Observations on Being a New Mom
It’s been a long time since I updated this blog, but I have a good excuse: I gave birth to a beautiful baby girl! I feel very lucky to have had a smooth labor and a healthy baby.
My last post, in July, was about how I really wanted to finish my novel and have it agent-ready before my baby was born. I did end up hiring a professional editor and he had a lot more suggestions than I expected, which together amounted to another rewrite. The bad news is that, though I wrote a lot of the newest version before I have birth, I didn’t finish it. The good news is that my writing didn’t completely stop now that I have a baby. It has certainly slowed down, as it’s harder to find time to write, but I’ve been able to take advantage of some of her nap times and the times when my husband is home to get a little writing done.
Most of my life, however, has been taken up with baby concerns, which is why the rest of this blog is about being a new parent. No real advice here, just some observations:
There seem to be two camps when it comes to opinions about new babies: The “So Precious, Enjoy Every Minute” camp, and the “OMG, This is So Hard I Can’t Wait Until This Stage is Over” camp. After reading several articles from both sides, because they are both all over the Internet, it seems like some people just like the helpless little baby stage and some people just don’t (no judgment, every parent has different strengths). Also, some babies are just harder than others. So far, my husband and I are closer to the first camp, as we both agree that the enjoyable parts of having a baby outweigh the hard parts. I think it’s partly because our baby is usually pleasant and is sleeping well, for now (kina hora!). That said…
“Enjoy every minute” is ridiculous advice. I don’t even enjoy every minute of Disneyland, and its entire purpose is enjoyment. That kind of hyperbole is probably what has spurred all those “sometimes you’ll hate your baby and that’s okay” posts I’ve been seeing on Facebook. Do I enjoy most of the time I spend with my baby? Sure. Did I enjoy those minutes at 6am when I had been up cluster feeding her since midnight and I was exhausted and my nipples were sore and she was still wide awake and wanted to eat AGAIN? No. Do I enjoy seeing her smile and dressing her up in adorable baby clothes? Of course! But do I enjoy scrubbing poop explosions off her adorable baby clothes? Of course not! Which brings me to my next point…
Babies are gross. If an adult made the noises and exuded the fluids that a baby does, he would be the grossest person ever. But babies can be gross and adorable simultaneously. My baby’s burps, farts, and sharts are so loud that our whole apartment complex probably hears them. Half of all our super cute baby moments at interrupted at some point by her spitting up all over herself, or by a poop explosion. If you haven’t had a baby, you might not realize that poop can and often does shoot out of the diaper and onto middle of the baby’s back. Or, if she’s sitting at a certain angle, it might shoot onto her belly. Or both! If I wasn’t busy cleaning off my baby and changing her clothes, I might marvel at the physics of it.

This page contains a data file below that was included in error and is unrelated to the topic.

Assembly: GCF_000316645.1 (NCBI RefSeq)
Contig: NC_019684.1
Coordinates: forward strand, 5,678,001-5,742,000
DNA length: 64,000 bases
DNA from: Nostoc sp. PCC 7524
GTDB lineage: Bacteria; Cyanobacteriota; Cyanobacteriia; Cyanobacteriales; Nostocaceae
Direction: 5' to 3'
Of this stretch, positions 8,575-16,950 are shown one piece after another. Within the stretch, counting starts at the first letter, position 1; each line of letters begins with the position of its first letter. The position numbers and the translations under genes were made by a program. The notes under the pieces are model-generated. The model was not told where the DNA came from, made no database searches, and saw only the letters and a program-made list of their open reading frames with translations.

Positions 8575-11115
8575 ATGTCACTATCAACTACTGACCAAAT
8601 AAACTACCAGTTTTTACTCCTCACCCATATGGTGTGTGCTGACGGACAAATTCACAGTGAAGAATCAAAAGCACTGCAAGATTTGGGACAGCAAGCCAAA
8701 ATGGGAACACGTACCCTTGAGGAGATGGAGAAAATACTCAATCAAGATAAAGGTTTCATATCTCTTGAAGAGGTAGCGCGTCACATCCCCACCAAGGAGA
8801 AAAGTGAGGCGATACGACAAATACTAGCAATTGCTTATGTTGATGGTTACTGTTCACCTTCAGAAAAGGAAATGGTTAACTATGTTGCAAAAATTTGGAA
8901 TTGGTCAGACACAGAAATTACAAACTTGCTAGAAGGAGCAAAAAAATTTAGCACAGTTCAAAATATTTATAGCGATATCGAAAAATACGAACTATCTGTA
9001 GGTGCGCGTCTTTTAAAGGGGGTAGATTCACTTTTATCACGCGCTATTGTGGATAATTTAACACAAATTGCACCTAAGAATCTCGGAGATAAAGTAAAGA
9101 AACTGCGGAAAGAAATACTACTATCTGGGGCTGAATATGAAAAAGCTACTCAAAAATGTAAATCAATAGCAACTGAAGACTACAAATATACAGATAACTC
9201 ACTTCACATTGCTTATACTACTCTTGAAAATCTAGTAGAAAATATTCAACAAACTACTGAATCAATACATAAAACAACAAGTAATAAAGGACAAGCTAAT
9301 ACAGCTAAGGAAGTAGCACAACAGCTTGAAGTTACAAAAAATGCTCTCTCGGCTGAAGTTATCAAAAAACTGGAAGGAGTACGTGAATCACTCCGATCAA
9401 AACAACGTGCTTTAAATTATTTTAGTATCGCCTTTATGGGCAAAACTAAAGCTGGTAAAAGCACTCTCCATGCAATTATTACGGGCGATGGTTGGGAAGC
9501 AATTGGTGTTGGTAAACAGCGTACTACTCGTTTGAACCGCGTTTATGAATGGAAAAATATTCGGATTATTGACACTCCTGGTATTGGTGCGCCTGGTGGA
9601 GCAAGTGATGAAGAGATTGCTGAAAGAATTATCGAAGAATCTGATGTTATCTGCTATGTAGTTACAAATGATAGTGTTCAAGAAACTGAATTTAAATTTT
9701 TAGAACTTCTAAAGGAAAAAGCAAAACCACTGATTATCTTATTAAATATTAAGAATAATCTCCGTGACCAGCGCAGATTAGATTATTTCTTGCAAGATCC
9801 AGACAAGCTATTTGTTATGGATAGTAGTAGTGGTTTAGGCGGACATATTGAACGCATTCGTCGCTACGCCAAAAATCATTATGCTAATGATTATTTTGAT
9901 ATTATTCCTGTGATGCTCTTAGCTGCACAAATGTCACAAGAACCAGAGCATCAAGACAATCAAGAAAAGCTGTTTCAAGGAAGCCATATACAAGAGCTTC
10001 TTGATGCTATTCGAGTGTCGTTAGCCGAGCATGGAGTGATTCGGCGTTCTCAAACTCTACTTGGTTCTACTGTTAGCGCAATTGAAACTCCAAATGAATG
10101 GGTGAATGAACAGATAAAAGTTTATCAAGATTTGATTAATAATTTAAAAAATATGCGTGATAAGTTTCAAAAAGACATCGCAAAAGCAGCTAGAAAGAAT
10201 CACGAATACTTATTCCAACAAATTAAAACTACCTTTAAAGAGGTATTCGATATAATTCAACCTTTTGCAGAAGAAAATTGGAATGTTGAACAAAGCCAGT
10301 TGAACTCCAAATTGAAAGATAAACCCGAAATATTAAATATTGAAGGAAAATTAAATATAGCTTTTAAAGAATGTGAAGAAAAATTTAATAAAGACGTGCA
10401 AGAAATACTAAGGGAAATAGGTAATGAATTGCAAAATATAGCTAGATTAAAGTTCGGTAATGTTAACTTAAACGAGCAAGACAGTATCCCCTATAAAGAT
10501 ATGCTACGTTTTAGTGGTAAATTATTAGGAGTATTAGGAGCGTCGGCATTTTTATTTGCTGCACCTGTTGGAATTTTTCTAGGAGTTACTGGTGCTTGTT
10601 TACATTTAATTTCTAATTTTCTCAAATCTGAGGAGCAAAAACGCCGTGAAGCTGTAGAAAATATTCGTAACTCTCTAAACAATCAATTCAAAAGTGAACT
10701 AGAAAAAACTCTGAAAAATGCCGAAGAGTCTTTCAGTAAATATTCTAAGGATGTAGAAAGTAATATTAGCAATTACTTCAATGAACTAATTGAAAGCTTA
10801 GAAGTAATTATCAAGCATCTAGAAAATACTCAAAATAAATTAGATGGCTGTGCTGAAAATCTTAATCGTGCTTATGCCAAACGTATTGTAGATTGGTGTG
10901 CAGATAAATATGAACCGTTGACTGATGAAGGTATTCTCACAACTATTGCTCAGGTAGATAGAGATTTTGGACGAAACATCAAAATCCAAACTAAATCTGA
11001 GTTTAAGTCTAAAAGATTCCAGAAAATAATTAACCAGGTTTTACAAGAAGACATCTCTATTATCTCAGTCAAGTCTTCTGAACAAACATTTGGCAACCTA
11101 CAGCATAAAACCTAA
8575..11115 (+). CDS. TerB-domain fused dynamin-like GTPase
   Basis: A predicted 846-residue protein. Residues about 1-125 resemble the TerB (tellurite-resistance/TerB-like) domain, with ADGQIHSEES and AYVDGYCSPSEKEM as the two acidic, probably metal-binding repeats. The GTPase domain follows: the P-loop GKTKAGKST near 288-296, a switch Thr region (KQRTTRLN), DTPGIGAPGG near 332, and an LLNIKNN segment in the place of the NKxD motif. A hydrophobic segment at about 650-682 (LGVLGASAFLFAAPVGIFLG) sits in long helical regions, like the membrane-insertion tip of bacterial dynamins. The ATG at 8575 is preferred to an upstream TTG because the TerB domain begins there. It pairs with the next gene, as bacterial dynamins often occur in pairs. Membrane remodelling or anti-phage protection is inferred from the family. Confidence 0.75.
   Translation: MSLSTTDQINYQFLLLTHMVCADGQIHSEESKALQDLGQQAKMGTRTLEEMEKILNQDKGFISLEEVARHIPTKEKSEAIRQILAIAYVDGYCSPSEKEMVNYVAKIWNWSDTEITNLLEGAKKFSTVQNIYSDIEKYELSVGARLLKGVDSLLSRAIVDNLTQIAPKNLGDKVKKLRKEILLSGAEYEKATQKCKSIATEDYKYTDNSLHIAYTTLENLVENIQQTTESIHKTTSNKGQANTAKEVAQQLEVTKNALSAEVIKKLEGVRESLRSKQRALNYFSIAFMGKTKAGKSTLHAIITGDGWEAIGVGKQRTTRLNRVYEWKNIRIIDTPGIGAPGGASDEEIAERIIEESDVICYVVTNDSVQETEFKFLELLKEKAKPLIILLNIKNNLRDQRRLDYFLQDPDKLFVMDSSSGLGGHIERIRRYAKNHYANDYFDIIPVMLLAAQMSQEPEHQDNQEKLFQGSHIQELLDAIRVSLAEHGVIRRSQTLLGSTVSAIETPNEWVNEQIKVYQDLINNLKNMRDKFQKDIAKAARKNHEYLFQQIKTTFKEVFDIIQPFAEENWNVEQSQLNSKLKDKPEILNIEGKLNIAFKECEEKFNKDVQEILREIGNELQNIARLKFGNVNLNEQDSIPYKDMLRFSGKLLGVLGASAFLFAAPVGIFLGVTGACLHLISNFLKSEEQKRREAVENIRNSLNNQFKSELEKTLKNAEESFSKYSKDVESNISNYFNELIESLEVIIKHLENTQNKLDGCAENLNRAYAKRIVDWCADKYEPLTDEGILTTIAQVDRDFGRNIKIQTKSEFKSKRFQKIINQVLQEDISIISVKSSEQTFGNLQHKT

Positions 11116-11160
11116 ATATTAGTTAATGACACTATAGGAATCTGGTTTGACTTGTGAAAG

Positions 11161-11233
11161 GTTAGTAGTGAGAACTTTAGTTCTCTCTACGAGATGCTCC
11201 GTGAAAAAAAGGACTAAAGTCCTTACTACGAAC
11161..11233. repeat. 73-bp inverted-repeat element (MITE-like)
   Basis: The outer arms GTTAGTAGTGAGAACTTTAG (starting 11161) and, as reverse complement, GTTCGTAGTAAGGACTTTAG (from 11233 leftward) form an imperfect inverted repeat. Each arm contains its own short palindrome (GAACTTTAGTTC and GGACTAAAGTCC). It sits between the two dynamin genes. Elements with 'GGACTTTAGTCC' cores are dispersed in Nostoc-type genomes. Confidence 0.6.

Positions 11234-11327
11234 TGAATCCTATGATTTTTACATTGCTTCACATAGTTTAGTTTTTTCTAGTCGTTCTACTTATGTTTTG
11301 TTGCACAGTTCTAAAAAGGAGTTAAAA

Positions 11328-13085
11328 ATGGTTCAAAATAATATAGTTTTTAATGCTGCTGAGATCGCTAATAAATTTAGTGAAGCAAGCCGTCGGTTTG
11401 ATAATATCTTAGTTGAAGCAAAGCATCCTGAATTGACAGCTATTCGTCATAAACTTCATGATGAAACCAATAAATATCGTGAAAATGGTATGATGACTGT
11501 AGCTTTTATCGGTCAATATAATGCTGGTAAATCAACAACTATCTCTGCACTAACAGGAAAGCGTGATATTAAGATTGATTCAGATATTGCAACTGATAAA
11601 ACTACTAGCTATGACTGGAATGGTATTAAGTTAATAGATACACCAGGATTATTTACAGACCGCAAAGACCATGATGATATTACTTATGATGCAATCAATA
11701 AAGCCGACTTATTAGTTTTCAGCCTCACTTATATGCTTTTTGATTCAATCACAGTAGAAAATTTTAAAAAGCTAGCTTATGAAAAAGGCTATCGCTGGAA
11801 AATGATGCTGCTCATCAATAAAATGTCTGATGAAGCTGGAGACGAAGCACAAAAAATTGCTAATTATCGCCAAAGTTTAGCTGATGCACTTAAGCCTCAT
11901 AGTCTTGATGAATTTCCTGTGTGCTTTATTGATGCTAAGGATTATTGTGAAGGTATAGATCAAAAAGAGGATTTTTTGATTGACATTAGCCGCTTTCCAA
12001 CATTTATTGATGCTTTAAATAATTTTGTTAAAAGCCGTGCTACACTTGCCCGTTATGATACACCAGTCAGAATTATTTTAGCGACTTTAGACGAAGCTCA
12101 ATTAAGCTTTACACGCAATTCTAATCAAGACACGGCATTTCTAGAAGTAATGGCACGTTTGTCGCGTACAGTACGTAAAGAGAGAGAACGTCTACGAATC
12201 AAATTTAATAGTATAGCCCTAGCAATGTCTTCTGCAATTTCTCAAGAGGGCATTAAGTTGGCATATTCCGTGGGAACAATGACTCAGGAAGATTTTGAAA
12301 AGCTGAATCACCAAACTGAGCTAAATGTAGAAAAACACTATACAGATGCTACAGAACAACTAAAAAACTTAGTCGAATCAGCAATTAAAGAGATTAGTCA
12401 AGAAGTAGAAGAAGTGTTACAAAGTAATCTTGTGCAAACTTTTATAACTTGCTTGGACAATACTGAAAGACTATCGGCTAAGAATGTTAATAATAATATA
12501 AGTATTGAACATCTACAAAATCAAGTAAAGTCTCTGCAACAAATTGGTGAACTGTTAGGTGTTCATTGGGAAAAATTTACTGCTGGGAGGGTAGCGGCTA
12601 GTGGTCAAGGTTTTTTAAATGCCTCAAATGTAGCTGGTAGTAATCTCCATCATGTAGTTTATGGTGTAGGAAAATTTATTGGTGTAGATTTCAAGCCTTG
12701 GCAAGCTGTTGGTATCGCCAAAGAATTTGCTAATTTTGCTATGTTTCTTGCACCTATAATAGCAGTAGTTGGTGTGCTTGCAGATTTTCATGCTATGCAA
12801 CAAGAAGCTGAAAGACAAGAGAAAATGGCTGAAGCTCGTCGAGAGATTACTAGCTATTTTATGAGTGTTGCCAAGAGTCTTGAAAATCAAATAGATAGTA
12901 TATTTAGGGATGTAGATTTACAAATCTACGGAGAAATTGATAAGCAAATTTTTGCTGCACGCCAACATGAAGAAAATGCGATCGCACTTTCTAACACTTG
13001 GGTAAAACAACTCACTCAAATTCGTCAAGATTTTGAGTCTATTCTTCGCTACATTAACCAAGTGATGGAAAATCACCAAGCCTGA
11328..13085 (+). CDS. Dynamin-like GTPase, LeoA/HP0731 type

As you can tell, I spend a significant amount of time each day discussing and dealing with poop. Not nearly as much time, however, as nursing, especially since my baby is a champion cluster feeder. (That means I spend hours each evening with her lying across the nursing pillow latched onto me.) I’ve found that my life has now been divided into two types of activities: things that can be done with one hand while nursing, and things that require me to put down the baby. My husband’s gift of a six inch Fire tablet has significantly expanded the first category, which includes: watching television, checking email, surfing the web, reading ebooks (regular books don’t always stay open), critiquing the submissions of my fiction group using Swype to write comments, taking a Massive Open Online Course, eating one-handed foods like bars and string cheese, drinking from a closed cup with a straw, and writing most of this blog entry. (Don’t worry, I also spend a lot of time looking at and interacting with my baby. But really, she’s there for a long time and half the time she nurses with her eyes closed, so we have time for everything.) The second category includes eating foods like soup that require utensils and/or could burn the baby, cooking, washing dishes, Irish step dancing, showering, and going to the bathroom. Writing my novel also falls into the second category, for now, because the writing program I use does not work on the tablet. And editing, cutting, and pasting are pretty tricky without the computer.
My favorite activity by far, however, is watching my baby smile. Every time she smiles, it melts my heart. I think the same forces that make new parents go a little crazy (checking to see if the baby is breathing every time she stops making noise in her sleep, for example) also make me inordinately happy when my baby makes eye contact and smiles at me. It’s a good reminder that, though I’m not giving up on my dreams of being published, I just need to be in the moment and enjoy every stage—though not every minute—of the amazing journey of motherhood.